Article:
Since the court's decisions regarding the definition of the Anti-terrorism Act need to be revisited; since the Security of Information Act has also had provisions quashed; since the Supreme Court of Canada has now unanimously invalidated the provisions of the Immigration and Refugee Protection Act that deny the named person on a security certificate the right to due process, the right to a fair hearing, the right to know the information against him or her and be able to answer and rebut the charges; since the Supreme Court has suspended the impugned provisions for a year; since the question of deportation to a country where there is a substantial risk of torture is otherwise before the court; since, elsewhere and during the period that I was minister of justice, the whole question of the security certificate regime puts us in a Hobson's choice of having to either deport to a country where there is a substantial risk of torture on the one hand, which I said as minister that I would never support, or prolong detention on the other, aspects of which have now been invalidated by the court; and since the security certificate regime scheme needs to be revisited because of this Hobson's choice; therefore, given the need for a comprehensive look at the entirety of our anti-terrorism law and policy, which includes not only Bill C-36 but the Security of Information Act, the Immigration and Refugee Protection Act, the provisions in the Canada Evidence Act and a whole holistic approach to anti-terrorism law and policy review, I cannot support the government's motion at this time.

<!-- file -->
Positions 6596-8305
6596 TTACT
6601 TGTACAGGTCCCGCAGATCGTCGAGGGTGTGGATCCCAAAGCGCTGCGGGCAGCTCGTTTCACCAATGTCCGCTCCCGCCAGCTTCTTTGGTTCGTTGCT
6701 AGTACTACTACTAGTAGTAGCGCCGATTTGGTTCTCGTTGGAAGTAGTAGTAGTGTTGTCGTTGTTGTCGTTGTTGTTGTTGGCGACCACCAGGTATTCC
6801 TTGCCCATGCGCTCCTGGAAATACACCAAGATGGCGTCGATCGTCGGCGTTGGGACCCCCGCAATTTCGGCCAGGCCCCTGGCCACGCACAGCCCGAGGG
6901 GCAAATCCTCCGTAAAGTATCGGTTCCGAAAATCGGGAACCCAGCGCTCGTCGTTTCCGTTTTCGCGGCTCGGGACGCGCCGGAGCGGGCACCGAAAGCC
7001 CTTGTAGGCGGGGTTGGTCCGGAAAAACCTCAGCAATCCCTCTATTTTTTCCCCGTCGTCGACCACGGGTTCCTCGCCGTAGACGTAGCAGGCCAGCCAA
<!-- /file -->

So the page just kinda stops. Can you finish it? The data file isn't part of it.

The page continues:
However, I trust that we can have a principled discussion and debate with respect to the whole question of anti-terrorism law and policy that does not end up being a politicized and prejudicial debate, but one in which we can arrive at an all party agreement, both as a matter of principle and as a matter of policy.

Anti-terrorism ActOrders of the Day

5:55 p.m.


Ken Epp Conservative Edmonton—Sherwood Park, AB

Mr. Speaker, I have a very short question for the member.

He used the word principled on a number of occasions. I think that we all agree in this place that when one acts on principle, one acts unselfishly and to the best of his or her ability for the benefit of others in our society, especially those of us who are working in this place.